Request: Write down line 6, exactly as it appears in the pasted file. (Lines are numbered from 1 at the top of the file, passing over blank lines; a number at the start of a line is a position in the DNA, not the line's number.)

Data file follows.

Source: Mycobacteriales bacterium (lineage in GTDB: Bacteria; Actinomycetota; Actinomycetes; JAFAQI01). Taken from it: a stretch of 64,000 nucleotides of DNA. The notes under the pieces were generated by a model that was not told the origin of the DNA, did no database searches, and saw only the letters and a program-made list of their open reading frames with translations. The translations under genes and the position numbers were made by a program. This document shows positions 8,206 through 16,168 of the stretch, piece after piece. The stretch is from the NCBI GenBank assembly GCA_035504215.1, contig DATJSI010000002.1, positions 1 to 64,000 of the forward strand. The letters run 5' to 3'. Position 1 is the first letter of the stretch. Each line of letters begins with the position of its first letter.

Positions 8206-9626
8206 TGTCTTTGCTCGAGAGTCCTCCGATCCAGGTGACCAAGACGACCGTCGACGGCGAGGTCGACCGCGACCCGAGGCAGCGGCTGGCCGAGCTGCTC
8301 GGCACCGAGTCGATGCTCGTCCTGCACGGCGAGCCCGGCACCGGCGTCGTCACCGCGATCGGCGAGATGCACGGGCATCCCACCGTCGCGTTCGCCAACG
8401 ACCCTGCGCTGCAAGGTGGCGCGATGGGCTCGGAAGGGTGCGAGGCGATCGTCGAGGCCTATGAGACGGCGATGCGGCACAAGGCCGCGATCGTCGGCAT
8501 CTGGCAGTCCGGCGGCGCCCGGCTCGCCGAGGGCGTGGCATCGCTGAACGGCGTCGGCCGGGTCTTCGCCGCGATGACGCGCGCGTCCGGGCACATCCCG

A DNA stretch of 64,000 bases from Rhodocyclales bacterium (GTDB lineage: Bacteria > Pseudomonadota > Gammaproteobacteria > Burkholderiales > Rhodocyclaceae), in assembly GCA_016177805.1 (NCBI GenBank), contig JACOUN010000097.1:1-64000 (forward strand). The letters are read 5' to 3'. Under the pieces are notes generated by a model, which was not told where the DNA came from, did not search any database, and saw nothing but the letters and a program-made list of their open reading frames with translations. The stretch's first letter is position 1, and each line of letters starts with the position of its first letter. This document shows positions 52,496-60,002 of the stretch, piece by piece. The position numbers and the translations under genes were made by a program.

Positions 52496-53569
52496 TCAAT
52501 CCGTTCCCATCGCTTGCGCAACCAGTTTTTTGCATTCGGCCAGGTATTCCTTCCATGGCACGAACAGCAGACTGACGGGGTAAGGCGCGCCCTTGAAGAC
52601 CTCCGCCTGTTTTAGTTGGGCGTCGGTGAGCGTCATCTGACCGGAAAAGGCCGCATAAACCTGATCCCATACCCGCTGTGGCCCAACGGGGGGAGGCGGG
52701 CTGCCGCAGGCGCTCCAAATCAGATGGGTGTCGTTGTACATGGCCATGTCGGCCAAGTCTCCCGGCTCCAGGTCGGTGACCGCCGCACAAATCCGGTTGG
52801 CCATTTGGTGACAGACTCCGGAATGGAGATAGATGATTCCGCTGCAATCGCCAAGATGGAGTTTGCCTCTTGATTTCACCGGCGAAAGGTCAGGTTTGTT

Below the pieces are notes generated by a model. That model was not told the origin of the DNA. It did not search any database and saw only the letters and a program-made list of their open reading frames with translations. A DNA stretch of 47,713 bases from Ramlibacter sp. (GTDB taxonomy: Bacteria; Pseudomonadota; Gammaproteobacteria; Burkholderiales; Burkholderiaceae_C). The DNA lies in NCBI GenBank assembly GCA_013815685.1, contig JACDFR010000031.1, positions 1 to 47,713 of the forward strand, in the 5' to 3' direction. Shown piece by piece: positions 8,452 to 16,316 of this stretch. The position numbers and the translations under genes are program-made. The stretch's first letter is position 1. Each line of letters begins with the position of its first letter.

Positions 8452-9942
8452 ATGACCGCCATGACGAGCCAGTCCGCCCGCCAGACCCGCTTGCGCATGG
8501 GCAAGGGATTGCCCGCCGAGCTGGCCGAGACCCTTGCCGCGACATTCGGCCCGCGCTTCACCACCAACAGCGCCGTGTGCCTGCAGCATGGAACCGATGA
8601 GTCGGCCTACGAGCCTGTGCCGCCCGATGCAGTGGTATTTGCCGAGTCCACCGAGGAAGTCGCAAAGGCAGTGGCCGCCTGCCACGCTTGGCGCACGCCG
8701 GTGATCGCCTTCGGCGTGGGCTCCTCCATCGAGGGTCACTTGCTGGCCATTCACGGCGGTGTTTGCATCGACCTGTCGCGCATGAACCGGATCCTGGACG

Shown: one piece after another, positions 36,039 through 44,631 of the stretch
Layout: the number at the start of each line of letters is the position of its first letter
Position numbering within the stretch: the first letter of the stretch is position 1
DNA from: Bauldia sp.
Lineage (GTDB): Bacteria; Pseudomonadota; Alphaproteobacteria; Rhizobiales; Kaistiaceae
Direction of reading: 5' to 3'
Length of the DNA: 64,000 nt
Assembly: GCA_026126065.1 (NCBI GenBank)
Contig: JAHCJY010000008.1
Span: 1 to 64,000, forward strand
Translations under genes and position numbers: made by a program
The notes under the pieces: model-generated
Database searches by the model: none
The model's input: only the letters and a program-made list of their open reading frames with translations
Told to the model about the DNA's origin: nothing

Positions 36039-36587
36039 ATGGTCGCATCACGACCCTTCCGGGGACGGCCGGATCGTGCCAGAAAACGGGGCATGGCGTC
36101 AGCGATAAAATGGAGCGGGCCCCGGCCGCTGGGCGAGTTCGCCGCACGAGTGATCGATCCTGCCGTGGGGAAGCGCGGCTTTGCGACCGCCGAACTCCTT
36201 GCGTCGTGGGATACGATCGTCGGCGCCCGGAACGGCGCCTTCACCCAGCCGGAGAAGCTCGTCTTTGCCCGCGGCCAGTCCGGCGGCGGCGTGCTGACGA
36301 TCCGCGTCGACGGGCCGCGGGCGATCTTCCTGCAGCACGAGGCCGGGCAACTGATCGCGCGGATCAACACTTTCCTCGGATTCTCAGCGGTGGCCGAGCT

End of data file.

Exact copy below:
8501 CTGGCAGTCCGGCGGCGCCCGGCTCGCCGAGGGCGTGGCATCGCTGAACGGCGTCGGCCGGGTCTTCGCCGCGATGACGCGCGCGTCCGGGCACATCCCG